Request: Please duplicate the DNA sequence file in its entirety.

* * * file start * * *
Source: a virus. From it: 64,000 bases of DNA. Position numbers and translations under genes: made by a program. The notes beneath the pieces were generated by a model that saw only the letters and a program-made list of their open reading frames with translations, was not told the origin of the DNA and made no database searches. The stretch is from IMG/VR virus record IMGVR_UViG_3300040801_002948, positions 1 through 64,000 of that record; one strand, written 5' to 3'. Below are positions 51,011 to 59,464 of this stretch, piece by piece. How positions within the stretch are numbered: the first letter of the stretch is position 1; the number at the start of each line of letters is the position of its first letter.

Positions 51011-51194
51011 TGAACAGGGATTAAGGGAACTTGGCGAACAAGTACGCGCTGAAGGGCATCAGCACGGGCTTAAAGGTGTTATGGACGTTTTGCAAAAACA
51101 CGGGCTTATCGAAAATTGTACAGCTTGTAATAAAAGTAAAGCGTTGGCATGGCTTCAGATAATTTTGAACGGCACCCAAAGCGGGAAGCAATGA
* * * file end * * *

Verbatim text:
Source: a virus. From it: 64,000 bases of DNA. Position numbers and translations under genes: made by a program. The notes beneath the pieces were generated by a model that saw only the letters and a program-made list of their open reading frames with translations, was not told the origin of the DNA and made no database searches. The stretch is from IMG/VR virus record IMGVR_UViG_3300040801_002948, positions 1 through 64,000 of that record; one strand, written 5' to 3'. Below are positions 51,011 to 59,464 of this stretch, piece by piece. How positions within the stretch are numbered: the first letter of the stretch is position 1; the number at the start of each line of letters is the position of its first letter.

Positions 51011-51194
51011 TGAACAGGGATTAAGGGAACTTGGCGAACAAGTACGCGCTGAAGGGCATCAGCACGGGCTTAAAGGTGTTATGGACGTTTTGCAAAAACA
51101 CGGGCTTATCGAAAATTGTACAGCTTGTAATAAAAGTAAAGCGTTGGCATGGCTTCAGATAATTTTGAACGGCACCCAAAGCGGGAAGCAATGA